kube-public: Kube-public is the namespace for resources that are publicly readable by all users. This namespace is generally reserved for cluster usage.
kube-system: Kube-system is the namespace for objects created by the control plane in Kubernetes systems.
With Role-Based Access Control (RBAC), we can control the access permissions within a particular Kubernetes namespace. The cluster Admin can control the access permission granted to a user or groups of users in specific Kubernetes namespaces; this control can be achieved with the help of role binding.
It is best practice to use custom namespaces for all your workloads running on K8s so you can achieve better resource management, security, isolation and organization of workloads. Custom namespaces make it easier to manage complex deployments and maintain a well-structured cluster.
In Kubernetes, a pod is the smallest deployable unit that you can create and manage. A pod represents a single instance of a running process in a Kubernetes cluster and can contain one or more containers that share the same network namespace and file system.
The primary purpose of a pod is to provide a way to define, run and manage containers within a Kubernetes cluster. A pod defines a container, and the container runs on a container runtime such as containerd or Docker. When you create a pod, you specify the container image(s) that should be run, as well as any configuration or resource requirements for the containers.
Pods are typically created and managed using a higher-level abstraction called a Deployment, which provides a declarative way to specify the desired state of the pods and the number of replicas that should be running at any given time. Deployments also provide a way to perform rolling updates and rollbacks of the containers running in the pods, without affecting the availability of the application.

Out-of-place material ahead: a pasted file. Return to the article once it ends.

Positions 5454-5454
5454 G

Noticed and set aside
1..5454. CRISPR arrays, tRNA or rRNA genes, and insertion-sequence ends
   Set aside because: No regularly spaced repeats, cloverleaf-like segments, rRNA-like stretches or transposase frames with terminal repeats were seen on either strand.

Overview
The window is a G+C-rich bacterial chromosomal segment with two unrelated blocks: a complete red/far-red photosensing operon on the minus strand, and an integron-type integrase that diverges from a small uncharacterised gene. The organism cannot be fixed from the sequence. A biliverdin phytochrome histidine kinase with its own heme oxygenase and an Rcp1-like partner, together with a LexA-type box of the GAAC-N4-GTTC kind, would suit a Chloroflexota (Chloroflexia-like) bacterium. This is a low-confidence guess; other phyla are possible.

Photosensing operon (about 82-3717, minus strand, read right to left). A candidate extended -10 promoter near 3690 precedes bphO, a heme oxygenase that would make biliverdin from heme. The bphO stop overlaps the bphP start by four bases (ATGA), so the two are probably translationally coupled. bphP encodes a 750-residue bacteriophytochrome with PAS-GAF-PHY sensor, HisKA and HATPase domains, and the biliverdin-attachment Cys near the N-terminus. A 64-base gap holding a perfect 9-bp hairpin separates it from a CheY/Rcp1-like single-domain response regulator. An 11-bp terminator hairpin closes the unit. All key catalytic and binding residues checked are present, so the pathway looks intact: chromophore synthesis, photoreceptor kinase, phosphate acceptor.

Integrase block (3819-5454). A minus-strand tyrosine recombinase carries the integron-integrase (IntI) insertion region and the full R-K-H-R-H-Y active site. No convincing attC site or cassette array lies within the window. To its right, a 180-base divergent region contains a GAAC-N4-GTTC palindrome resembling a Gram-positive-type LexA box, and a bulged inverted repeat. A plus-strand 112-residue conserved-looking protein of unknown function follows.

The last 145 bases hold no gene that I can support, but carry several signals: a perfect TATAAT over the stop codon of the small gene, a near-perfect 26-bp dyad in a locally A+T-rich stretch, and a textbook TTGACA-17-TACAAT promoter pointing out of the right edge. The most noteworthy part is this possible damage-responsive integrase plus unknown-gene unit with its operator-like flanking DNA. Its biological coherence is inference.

Each pod in a Kubernetes cluster is assigned a unique IP address and can communicate with other pods within the same cluster using that IP address. Pods can also be exposed to the outside world using a Service, which provides a stable IP address and DNS name that can be used to access the pods from outside the cluster.
Pods are a fundamental building block of the Kubernetes architecture, providing a way to run and manage containerized applications in a scalable, resilient and portable manner. By using pods, you can easily define the behavior and resource requirements of your containers, while also ensuring that they can communicate with each other and with other components in the cluster.
In Kubernetes, a Service is an abstraction that defines a logical set of pods and a network policy by which to access them. A Service provides a stable IP address and DNS name that can be used to access the pods that it targets, regardless of their actual network location or underlying IP addresses.
In essence, a Service acts as a load balancer for a set of pods, allowing clients to access them through a single, stable endpoint. This design makes it easy to scale applications horizontally by adding or removing pods, without affecting the way clients access the application.
There are several types of Services in Kubernetes, including ClusterIP, NodePort, and LoadBalancer. Each type has its own unique set of features and use cases:
ClusterIP: A ClusterIP Service provides a stable IP address and DNS name for a set of pods within a Kubernetes cluster. This Service allows other pods in the same cluster to access the Service by its DNS name, while also ensuring that the Service is not accessible from outside the cluster. Note: To access a Service from outside the cluster, you need a LoadBalancer or NodePort Service. ClusterIP Services are internal Services, for use only by other Services inside the cluster/namespace.